Recognising the importance of continuous verification is essential to outpace the evolving strategies employed by fraudsters. While the inception of eKYC initially proved effective in countering common onboarding frauds, our research and close dialogues with compliance officers and regulators have provided invaluable insights. It has become evident that a substantial portion of fraudulent activity occurs post-onboarding. This realisation has shaped the evolution of our platform, extending its capabilities to encompass end-to-end fraud detection.
At Sumsub, we are committed to constantly upgrading our solutions and developing new features to help businesses combat deepfakes and synthetic fraud. One of our latest innovations involves the integration of an advanced deepfake detector into our liveness solution, aligning it with cutting-edge AI technology to ensure that no fraudulent attempts go undetected.
Q: Powering a secure ecosystem is essential to promoting financial inclusion. What do you think is the reason behind driving growth in the digital asset industry and bridging the financial inclusion gap?
A: Approximately 50% of people in Southeast Asia are unbanked, lacking access to even the most basic banking services. For this reason, they are excluded from formal financial systems, making it challenging for them to access loans or credit lines. For these individuals, digital assets can play a transformative role in improving financial accessibility. Since digital assets are stored digitally and don’t rely on physical banking infrastructure, they have the potential to enable direct access to the unbanked.
Besides payments as the obvious use case, digital assets can also enable access to alternative financial services, such as loans (incl. peer-to-peer lending), savings or insurance. For example, in Southeast Asia, where micro, small, and medium enterprises (MSMEs) form the backbone of the economy, access to finance remains a significant challenge for many of these mom-and-pop stores and micro-enterprises in the region. Lending platforms tailored to facilitate micropayments and smart contracts can prove instrumental in supporting these SMEs. This way, businesses can access micro-financing without the usual bureaucracy of traditional banks, helping them secure small loans and working capital.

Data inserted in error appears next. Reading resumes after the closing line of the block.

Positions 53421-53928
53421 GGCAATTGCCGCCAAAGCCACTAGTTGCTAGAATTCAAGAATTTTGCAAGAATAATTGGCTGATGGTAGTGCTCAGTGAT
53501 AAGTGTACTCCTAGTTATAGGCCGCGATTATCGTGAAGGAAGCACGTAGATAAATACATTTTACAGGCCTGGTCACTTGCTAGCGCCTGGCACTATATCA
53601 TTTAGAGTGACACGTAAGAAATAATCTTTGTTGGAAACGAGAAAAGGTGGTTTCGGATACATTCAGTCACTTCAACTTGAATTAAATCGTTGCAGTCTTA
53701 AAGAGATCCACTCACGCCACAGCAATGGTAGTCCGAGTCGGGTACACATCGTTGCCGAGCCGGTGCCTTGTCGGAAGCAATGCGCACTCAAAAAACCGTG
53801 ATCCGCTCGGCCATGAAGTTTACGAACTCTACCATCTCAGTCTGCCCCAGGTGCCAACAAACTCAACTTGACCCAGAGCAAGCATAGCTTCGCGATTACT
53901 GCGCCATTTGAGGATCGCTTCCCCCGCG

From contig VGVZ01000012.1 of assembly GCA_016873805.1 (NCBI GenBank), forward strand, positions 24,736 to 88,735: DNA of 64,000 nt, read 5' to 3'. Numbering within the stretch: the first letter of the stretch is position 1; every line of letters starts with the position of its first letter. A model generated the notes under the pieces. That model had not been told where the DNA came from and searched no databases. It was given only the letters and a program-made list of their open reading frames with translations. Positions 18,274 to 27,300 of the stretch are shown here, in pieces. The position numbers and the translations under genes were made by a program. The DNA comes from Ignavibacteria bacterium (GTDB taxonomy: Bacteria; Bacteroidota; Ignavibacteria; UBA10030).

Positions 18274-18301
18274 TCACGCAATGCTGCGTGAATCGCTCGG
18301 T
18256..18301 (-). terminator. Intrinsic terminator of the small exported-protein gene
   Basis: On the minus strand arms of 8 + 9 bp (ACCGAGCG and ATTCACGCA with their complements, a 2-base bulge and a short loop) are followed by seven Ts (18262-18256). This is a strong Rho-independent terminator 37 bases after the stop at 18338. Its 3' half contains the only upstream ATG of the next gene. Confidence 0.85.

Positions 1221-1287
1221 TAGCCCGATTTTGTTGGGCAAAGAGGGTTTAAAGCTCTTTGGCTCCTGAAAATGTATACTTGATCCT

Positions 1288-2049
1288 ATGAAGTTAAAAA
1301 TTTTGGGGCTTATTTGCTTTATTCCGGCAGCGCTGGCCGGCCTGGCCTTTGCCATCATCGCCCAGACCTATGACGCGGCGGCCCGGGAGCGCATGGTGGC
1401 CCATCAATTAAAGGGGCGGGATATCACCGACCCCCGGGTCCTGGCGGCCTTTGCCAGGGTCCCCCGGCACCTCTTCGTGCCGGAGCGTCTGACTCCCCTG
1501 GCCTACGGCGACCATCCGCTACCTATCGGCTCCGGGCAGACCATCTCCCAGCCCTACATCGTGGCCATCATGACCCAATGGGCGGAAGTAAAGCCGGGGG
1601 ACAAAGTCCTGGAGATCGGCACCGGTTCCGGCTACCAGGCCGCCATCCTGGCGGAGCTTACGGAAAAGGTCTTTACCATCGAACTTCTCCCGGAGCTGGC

Q: Exploring emerging financial fraud trends and how is the evolution of AI making it more complex to catch financial crimes? How is Sumsub helping the fintech industry stay on top of these risks?
A: The evolution of deepfakes pose a continuous threat for the fintech industry and beyond. Our latest report on the “State of Verification and Monitoring in the Crypto Industry 2023” found a worrying 128% increase in deepfake fraud in the crypto industry. But when we look at all industries, the overall increase is even more startling, being twice as high.
While it is getting harder to detect deepfake and synthetic fraud online, we recently released a set of models to enable better detection. Our in-house AI and ML Research Lab recently developed our ‘For Fake’s Sake’ solution – a set of four distinct machine learning-driven models for deepfake and synthetic fraud detection that can help in the detection of visual assets. With For Fake’s Sake, we’re hoping to provide the AI community, especially developers, AI researchers and scientists, with a platform that they can test, experiment as well as explore innovative ways to tackle the escalating threat of deepfakes.
Q: Any other issue that you may want to highlight?
A: We’re really excited to be participating in the Singapore Fintech Festival this year. Speaking to attendees has helped us gain insights into their challenges and preferences, helping us enhance our support. In the competitive KYC space, there’s a significant demand for transaction monitoring and ongoing fraud prevention, given recent events. While KYC is familiar, what’s catching people’s interest is the speed of verification through non-document methods.
Non-Doc Verification allows companies to onboard users securely without requiring the upload or scanning of ID documents. This technology has gained traction in various countries’ regulatory frameworks, offering businesses in regulated industries like neo-banking, payment, and crypto a way to stay compliant while maximising efficiency and reducing operational costs.